If you live for fiction novels and short stories, trust me when I say I understand what it’s like to scrunch your nose up at self-help books. If you’re not a natural lover of knowledge of all kinds (and really who is), and if you particularly hate being told what to do or need to be constantly positively stimulated, then it can be really hard to start or attempt to finish a self-help book.
As a teenager, I always said I would never read them. They were largely too analytical and structured. Years later, I started enjoying them but that’s beside the point. Most self-help books you’ve probably come across are either written by white men, other men or neurotypicals. What this means is, for everyone that doesn’t fall under those umbrellas, it can prove almost impossible to emulate what they attempt to share with us in their books.
I recently watched a TikTok of a woman sharing that she loves self-help books and likes to hear what other people have to say on how they achieved success or bettered themselves. However, she also shared that she generally doesn’t take advice from men and she explained why. She talked about a man telling his success story and how he had a child at a young age, but still became something because he did what was needed, stayed on people’s couches for months to years and so on. She’s like, kudos to you but where was your child while you were sleeping on people’s couches? With their mother right? This sat with me for days.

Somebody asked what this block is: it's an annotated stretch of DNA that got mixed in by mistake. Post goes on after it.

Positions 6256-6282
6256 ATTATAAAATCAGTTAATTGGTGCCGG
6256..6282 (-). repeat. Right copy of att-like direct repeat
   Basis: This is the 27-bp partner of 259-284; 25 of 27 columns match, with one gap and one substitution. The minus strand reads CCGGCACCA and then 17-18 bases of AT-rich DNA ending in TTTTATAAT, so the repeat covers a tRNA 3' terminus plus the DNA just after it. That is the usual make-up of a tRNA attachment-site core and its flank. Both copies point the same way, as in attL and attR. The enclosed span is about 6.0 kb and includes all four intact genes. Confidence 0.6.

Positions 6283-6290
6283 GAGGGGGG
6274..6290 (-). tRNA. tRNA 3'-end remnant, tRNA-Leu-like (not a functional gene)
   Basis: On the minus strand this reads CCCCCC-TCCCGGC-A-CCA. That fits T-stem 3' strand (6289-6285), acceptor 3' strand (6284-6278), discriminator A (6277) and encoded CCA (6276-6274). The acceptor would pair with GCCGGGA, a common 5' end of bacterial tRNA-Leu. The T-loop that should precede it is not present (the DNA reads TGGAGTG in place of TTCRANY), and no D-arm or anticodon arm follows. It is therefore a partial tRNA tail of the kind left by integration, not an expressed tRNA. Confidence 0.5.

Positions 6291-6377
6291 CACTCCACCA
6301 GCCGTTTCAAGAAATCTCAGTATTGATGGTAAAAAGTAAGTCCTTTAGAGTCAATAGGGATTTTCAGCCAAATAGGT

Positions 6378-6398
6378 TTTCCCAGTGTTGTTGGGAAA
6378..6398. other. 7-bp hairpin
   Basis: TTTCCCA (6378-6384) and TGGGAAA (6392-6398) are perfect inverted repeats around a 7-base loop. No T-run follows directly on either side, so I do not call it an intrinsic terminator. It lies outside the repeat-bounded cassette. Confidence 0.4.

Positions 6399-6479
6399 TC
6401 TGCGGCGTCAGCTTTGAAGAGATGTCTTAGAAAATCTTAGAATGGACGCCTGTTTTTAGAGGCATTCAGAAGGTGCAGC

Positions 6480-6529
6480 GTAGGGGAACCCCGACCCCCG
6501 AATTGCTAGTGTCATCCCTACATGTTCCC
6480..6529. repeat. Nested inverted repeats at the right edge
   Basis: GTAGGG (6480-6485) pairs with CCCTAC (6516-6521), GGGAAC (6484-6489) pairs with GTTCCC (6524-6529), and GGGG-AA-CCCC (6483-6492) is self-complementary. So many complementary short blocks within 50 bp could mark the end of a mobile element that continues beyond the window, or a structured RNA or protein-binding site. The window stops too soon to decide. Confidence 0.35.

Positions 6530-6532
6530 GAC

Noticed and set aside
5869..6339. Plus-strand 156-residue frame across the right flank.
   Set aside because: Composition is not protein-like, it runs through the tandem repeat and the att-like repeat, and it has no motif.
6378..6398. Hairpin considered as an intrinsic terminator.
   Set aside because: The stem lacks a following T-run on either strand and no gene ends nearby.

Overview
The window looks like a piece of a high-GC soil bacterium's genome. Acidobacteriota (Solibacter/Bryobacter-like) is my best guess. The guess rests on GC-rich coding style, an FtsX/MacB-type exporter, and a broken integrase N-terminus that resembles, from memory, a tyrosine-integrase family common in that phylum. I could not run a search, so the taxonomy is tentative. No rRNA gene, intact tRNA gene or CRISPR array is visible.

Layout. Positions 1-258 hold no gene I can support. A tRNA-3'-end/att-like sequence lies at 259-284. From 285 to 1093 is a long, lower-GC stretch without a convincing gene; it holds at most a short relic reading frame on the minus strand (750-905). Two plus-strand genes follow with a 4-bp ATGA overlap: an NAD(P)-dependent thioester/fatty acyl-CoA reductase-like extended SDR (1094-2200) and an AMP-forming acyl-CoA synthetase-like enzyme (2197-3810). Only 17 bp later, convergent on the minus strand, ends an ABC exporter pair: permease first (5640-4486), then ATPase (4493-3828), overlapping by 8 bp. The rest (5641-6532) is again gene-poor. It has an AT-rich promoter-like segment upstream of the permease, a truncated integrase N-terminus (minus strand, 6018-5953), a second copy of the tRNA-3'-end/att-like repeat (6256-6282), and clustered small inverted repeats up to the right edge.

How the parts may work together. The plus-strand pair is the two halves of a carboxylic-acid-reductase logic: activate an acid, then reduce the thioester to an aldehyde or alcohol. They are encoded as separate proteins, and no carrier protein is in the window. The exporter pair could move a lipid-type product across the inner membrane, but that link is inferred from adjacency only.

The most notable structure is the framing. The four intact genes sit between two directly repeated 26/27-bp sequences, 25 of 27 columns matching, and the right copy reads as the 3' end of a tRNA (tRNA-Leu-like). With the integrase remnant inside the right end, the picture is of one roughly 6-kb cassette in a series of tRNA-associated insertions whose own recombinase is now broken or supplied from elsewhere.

Women wouldn’t have the luxury of chasing their dreams, sleeping on people’s couches and parenting a newborn and/or toddler. Whatever advice you have for this woman will be misplaced and ignorant of her situation, gender and intersectionality. With that in mind, I decided the best books to start 2024 with are books to help you organise, care for, choose and love yourself and life this coming year. Lastly, they are books that speak to us women specifically and are unique enough to keep us interested.
If you’re curious about this list, keep reading!
101 Essays That Will Change The Way You Think by Brianna Weist
I’ve started this book a couple of times, and every time, I’ve stopped for the exact same reason. I always get to a point where I realise I need a pen and paper. 101 Essays that Will Change the Way You Think is a masterpiece of words that I had intended to read for quite some time before I actually started.
As a person who has been around long enough to learn to be wary of things, I started this apprehensively. A part of me worried that this was about to be another self-help book that I start and never finish. It turned out to be just that but it also wasn’t because I didn’t become completely obsessed with it when I started. I just kept forgetting to get that pen and paper. This isn’t the sort of book you can read without putting a single word down. You will want to remember what you’re reading and you will want to put your knowledge to test.
This is a book that will make you want to read more while simultaneously making you want to do and feel better about yourself. It makes you want to reach for the stars and makes you believe that you can. It shows you how to prioritise and choose yourself. It teaches you, in some ways, how to make the world work for you. It’s a great read for every and anyone.